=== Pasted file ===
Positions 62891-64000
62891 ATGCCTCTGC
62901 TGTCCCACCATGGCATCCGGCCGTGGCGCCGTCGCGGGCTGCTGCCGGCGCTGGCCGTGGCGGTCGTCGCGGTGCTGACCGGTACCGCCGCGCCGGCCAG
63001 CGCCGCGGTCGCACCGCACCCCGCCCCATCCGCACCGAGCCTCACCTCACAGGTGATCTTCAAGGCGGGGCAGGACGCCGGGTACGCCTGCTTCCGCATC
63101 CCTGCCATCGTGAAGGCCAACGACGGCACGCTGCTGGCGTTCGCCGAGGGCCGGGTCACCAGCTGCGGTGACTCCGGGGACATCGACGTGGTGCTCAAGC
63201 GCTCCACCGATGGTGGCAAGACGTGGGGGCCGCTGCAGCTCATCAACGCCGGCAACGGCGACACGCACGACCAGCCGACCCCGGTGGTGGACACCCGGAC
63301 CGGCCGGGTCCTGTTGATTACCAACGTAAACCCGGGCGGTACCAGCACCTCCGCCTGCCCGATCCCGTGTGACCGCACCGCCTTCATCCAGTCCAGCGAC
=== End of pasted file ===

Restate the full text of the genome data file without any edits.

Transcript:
Positions 62891-64000
62891 ATGCCTCTGC
62901 TGTCCCACCATGGCATCCGGCCGTGGCGCCGTCGCGGGCTGCTGCCGGCGCTGGCCGTGGCGGTCGTCGCGGTGCTGACCGGTACCGCCGCGCCGGCCAG
63001 CGCCGCGGTCGCACCGCACCCCGCCCCATCCGCACCGAGCCTCACCTCACAGGTGATCTTCAAGGCGGGGCAGGACGCCGGGTACGCCTGCTTCCGCATC
63101 CCTGCCATCGTGAAGGCCAACGACGGCACGCTGCTGGCGTTCGCCGAGGGCCGGGTCACCAGCTGCGGTGACTCCGGGGACATCGACGTGGTGCTCAAGC
63201 GCTCCACCGATGGTGGCAAGACGTGGGGGCCGCTGCAGCTCATCAACGCCGGCAACGGCGACACGCACGACCAGCCGACCCCGGTGGTGGACACCCGGAC
63301 CGGCCGGGTCCTGTTGATTACCAACGTAAACCCGGGCGGTACCAGCACCTCCGCCTGCCCGATCCCGTGTGACCGCACCGCCTTCATCCAGTCCAGCGAC